As I’ve said on previous posts, I am far from a Positive Polly. Especially at the moment after our failed IVF cycle. However, throughout my life and specifically in the past year, I have found that letting positivity prevail is the best, and often only, way to be. No one likes a negative nelly, and whilst it is very, very hard to sometimes believe the usual guff that “everything happens for a reason” and “it’ll be worth it in the end”, I really have to try and go forth with a positive mind-set as much as I can.
To that end, I have read a lot of articles, journals, and books since starting our IVF journey on positivity and how to create a positive vibe in your life that could potentially assist in struggles you’re experiencing.
Below I have written a summary on 4 books that I have found to be inspirational. On my darkest days I have reached for one of these and have always found them to help me see the light and to be grateful for the wonderful life I do have, and to stop focusing on what I don’t have.
These are not IVF books or in any way related to infertility, but are targeted at anyone who is experiencing a tough time in their life who needs a little bit of support and a gentle kick in the bum.
The views and opinions on these books are entirely my own. If I offend anyone, sorry!
1. ‘Happy’ by Fearne Cotton
I have to begin this synopsis by saying that I absolutely adore this book. It is not only a book, it is an interactive experience that includes exercises that really get you thinking about what you want from life, how you can achieve it and techniques on how to enjoy the little things in life. Essentially it offers a guide to happiness without setting yourself unrealistic expectations of happiness, i.e. “I will be happy when”, or “when I’ve done this, then I’ll be happy”. It encourages you to be happy in the here and now.
Throughout the chapters Fearne lets you in to her world and draws on her own experiences of depression and the ways she found to cope with it. There are questionnaires for you to fill out, themes for you to draw and space for you to write down your own thoughts and feelings. It really makes you think about how you view your life and the people and things that surround you. It also includes expert advice from the mental health charity MIND, a valuable resource for anyone experiencing a very low period.
Overall, I can’t recommend this book highly enough. It has been written and thought-out with such care and attention and really is a great addition to any bookshelf.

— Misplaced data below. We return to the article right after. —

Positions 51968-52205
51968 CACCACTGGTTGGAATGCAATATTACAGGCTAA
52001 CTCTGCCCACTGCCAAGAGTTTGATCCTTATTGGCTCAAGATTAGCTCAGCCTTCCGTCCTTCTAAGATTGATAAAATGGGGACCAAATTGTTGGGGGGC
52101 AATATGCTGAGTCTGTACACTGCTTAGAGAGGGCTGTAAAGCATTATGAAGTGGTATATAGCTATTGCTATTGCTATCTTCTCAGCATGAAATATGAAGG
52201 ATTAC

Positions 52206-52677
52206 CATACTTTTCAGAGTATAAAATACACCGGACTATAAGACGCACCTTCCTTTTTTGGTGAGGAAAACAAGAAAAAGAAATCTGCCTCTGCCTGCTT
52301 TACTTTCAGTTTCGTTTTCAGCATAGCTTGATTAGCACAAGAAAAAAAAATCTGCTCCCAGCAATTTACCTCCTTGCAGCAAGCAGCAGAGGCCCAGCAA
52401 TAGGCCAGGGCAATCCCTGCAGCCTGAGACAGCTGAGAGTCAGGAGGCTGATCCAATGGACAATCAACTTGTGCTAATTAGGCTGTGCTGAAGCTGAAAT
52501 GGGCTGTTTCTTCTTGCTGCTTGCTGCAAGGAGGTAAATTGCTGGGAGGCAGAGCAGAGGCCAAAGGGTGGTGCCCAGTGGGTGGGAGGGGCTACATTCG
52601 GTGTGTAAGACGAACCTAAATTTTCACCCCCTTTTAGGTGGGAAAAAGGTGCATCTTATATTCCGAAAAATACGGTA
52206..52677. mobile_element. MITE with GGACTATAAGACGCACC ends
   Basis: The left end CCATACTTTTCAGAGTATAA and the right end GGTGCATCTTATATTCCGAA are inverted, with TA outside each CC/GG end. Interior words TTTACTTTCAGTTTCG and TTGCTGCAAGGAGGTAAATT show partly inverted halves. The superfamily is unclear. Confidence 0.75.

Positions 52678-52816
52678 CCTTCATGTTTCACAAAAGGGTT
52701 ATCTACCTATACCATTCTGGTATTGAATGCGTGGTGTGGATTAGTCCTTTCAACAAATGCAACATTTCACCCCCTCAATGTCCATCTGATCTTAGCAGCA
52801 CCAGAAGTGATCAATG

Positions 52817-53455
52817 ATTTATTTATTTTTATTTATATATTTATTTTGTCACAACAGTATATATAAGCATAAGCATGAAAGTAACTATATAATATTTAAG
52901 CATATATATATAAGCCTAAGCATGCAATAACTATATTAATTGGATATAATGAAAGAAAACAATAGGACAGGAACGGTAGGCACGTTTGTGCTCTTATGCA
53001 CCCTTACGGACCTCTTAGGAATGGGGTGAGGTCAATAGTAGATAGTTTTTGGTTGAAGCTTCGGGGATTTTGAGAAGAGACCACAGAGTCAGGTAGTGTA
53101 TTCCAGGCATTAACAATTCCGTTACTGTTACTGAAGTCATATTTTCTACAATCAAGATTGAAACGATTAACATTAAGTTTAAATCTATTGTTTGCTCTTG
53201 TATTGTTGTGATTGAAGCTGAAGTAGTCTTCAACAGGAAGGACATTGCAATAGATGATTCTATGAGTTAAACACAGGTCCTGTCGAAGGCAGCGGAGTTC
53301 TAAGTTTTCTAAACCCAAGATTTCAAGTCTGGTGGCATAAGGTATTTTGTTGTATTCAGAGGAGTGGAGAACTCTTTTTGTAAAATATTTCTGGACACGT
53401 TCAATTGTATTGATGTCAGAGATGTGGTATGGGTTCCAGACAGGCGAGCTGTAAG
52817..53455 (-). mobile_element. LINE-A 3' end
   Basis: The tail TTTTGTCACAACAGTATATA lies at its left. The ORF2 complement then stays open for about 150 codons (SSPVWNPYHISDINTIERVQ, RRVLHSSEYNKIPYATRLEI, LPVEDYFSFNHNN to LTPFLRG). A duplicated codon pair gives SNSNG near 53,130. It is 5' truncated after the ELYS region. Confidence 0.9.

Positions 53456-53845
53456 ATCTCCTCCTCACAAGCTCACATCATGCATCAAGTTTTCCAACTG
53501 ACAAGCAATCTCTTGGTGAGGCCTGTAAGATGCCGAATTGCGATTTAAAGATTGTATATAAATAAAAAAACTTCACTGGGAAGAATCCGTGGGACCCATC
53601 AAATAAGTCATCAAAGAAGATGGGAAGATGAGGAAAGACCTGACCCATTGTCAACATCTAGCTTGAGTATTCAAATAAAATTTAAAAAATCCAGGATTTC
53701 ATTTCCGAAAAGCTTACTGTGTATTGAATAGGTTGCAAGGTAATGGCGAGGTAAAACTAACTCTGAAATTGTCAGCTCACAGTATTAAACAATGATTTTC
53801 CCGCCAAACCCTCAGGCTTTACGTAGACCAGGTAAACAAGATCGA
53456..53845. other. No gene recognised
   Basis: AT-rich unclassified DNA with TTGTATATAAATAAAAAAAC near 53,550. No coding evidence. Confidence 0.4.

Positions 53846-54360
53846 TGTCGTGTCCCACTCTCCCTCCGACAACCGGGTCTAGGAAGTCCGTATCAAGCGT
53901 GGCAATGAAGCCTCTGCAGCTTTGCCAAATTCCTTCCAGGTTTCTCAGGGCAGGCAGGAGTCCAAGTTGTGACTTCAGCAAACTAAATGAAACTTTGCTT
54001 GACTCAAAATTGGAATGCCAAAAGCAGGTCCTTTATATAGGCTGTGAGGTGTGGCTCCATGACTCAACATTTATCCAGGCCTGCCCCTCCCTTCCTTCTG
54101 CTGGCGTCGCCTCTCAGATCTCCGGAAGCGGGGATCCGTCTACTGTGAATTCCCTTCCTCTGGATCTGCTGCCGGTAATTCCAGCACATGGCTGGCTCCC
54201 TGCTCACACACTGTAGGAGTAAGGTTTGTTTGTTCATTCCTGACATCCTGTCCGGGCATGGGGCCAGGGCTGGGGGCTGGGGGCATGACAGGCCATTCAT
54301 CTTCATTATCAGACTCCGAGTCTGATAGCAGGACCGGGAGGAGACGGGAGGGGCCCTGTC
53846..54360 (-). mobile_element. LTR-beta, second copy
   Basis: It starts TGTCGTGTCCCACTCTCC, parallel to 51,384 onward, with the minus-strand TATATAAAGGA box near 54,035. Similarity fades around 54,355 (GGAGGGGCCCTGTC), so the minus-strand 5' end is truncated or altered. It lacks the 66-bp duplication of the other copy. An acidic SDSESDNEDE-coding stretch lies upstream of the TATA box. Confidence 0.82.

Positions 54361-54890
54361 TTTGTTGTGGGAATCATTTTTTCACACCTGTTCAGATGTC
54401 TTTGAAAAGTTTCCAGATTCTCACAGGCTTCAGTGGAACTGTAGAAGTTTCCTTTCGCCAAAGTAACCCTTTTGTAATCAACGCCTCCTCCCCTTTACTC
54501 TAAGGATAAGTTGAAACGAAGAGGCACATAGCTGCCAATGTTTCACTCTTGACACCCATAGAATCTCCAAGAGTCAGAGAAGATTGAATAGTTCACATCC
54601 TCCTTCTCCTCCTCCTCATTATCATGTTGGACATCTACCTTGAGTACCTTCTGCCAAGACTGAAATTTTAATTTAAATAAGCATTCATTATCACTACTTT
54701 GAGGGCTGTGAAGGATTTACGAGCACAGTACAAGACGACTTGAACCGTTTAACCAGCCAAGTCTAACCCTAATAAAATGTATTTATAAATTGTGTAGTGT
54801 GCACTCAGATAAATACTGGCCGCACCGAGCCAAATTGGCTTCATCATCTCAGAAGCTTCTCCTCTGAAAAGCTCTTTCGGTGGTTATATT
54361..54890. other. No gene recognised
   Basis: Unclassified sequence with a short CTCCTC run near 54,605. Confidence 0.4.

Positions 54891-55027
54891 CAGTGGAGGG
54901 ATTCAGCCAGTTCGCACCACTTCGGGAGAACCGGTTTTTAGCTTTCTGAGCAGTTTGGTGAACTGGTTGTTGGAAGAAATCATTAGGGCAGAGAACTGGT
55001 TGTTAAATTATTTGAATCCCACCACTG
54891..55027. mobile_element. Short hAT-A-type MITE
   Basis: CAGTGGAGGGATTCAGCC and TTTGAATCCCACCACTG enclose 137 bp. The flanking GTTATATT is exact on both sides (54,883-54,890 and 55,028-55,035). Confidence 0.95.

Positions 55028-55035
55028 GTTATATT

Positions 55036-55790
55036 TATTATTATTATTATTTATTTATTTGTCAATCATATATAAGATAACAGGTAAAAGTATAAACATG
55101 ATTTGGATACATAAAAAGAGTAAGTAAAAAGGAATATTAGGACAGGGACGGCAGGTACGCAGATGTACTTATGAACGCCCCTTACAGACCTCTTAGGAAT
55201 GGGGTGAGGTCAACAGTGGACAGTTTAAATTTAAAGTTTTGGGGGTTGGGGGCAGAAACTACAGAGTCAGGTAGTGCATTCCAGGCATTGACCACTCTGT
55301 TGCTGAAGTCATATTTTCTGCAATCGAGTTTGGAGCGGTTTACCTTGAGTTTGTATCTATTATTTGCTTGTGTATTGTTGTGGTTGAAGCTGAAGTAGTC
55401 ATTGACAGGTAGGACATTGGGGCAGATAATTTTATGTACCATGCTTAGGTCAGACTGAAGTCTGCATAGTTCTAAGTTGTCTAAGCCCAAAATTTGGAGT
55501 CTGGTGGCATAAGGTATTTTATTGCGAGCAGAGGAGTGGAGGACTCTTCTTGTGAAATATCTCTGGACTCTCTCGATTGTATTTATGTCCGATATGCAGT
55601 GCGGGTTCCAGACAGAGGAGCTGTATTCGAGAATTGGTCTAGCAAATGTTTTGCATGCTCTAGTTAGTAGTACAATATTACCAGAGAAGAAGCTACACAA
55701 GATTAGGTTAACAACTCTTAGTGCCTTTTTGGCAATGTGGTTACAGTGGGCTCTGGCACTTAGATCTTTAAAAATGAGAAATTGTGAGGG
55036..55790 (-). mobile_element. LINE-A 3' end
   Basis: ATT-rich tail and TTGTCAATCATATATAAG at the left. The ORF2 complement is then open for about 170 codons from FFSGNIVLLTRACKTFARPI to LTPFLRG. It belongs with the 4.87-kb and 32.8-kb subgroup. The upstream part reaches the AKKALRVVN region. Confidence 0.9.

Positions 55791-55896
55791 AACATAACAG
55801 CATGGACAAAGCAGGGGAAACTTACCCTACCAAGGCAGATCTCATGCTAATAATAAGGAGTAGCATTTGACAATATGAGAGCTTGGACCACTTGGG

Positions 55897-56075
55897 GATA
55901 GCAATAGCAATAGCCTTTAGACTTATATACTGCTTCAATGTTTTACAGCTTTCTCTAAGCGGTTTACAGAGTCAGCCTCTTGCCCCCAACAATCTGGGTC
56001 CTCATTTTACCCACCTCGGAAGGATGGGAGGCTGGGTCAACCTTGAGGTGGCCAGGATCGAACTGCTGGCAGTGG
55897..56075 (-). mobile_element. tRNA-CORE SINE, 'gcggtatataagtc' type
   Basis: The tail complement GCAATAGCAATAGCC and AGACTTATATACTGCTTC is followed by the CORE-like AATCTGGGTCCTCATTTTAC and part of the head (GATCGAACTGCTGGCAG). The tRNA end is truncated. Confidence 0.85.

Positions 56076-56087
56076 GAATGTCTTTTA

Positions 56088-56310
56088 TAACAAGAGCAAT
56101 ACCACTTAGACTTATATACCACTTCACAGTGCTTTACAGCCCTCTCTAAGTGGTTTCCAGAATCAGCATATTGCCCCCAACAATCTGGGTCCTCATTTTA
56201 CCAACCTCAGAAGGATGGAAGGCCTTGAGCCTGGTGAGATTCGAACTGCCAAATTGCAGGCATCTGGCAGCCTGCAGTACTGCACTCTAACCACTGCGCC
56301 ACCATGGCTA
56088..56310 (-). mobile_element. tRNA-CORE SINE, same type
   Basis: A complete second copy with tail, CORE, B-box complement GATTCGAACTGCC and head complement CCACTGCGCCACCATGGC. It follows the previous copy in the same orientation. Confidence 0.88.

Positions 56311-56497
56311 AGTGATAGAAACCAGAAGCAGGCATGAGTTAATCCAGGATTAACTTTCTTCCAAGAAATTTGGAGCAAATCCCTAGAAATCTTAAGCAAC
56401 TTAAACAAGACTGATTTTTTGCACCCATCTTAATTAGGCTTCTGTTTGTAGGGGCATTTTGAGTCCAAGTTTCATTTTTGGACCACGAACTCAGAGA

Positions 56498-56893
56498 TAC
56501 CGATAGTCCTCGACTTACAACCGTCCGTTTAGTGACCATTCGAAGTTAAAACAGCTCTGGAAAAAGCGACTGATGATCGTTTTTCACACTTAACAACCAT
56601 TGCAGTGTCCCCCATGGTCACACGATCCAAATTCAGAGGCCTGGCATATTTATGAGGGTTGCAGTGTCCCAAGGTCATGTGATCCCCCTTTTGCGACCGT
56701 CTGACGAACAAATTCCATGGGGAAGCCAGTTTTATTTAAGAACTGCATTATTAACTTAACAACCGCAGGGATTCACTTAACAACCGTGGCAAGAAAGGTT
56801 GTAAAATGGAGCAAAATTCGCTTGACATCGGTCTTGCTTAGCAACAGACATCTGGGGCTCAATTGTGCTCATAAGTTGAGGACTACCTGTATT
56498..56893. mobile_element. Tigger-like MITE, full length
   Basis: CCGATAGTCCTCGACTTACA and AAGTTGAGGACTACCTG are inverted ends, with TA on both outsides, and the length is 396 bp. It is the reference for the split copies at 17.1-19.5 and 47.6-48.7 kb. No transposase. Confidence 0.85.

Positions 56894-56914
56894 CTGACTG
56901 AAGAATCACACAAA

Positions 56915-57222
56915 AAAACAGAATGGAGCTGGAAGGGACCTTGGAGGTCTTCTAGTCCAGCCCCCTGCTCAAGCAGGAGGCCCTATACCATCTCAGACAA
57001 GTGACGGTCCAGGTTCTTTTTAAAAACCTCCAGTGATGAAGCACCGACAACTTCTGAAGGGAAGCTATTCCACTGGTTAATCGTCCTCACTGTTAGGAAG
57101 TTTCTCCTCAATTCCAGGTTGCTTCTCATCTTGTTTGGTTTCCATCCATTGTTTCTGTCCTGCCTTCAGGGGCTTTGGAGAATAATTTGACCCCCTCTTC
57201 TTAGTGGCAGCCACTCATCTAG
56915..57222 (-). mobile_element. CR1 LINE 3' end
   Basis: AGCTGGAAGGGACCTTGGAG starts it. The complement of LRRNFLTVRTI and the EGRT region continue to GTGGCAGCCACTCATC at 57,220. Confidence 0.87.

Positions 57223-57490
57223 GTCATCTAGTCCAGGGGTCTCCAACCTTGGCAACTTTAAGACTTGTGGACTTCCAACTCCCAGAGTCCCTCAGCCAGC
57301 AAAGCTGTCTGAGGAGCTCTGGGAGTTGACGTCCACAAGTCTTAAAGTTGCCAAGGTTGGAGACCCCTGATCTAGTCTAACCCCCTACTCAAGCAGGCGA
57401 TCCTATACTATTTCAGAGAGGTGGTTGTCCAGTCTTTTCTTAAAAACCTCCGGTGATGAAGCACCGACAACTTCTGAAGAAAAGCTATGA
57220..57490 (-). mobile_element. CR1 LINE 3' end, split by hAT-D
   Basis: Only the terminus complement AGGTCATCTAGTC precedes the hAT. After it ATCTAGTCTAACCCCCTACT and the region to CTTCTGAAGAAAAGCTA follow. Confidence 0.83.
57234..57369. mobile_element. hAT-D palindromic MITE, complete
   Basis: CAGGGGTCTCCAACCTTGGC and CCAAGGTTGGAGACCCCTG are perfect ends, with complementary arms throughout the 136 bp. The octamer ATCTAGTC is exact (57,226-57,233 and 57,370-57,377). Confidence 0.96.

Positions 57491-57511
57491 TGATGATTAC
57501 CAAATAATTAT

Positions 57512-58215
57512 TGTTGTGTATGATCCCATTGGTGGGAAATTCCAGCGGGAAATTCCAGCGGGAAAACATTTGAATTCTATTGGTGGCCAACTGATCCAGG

2. ‘Letting Go’ by Emma Woolf
The synopsis of this book reads “how to heal your hurt, love your body and transform your life”. And it really does just that. A lot of the book focuses on Emma’s life-long battle with anorexia and other associated eating disorders, however can be useful for anyone experiencing any type of hurt, low self esteem or a broken relationship with their body.
Through glimpses of humour and ironic notes, this book teaches you to how to love yourself again, to build confidence, open new doors and ultimately realise that you are good enough.
Although it’s told in an almost memoir-style, it offers unique ways to heal any hurt you’ve experienced, be it emotional or physical, and find your own path in life.
3. ‘Light is the New Black’ by Rebecca Campbell
This is the type of book I never thought I would read. I’m only just getting used to shaking off my sarcastic self and promoting positivity and good vibes like some sort of infertile female Dalai Lama, but this book looked to me like it really took the biscuit.
The synopsis talks about a new breed of women who are on the earth to bring bright lights into the world and bring you back to the calling of your soul. Really, I was starting to feel a bit sick.
Despite my initial scepticism however, there are elements of this book that I found really useful. If you feel like you have lost your purpose in life and need assistance getting back on track, then this book is definitely for you. It also enforces confidence, spirituality and gives some handy tips of meditation and healing exercises.
Overall, whether you’re looking for female empowerment or just a bit of a confidence booster, this book definitely has its place and is extremely well written.
4. ‘What Remains’ by Carole Radziwill
This book is technically not a book on positivity; rather it is a memoir written by someone who has experienced great loss.
If like me you’re a huge Real Housewives fan, you will recognise the name Carole Radziwill as being one of the Real Housewives of New York. Unlike many of the other housewives who are desperately trying to climb the ladders of society however, Carole is, or rather was, already there. Although a more down to earth woman you will never find.
Carole was married to Anthony Radziwill, nephew of Jackie and John F. Kennedy, until he died from cancer after only four years of marriage. Three weeks prior to this, Carole’s best friend and her husband (who happened to be Anthony’s cousin), Carolyn Bessette-Kennedy and John F. Kennedy Jr. were killed in a plane crash.
It’s therefore safe to say that Carole has experienced immeasurable loss in her life.
What Remains is a memoir of these tragic events and how she has tried to deal with them and move on to a new life; not the one she thought she would have, but a life all the same.
Whilst this book will more than likely tug at your heart strings, it is one of those stories that really gives me a kick up the bum when I’m feeling sad or sorry for myself about our own situation. To think that someone has been through the unimaginable pain that Carole has and still live her life every day to the fullest, enjoy every new opportunity and learn to love again, is really a lesson for us all to enjoy the time we have on this planet, and stop moaning about inconsequential things, as we never know when life will be taken away from us.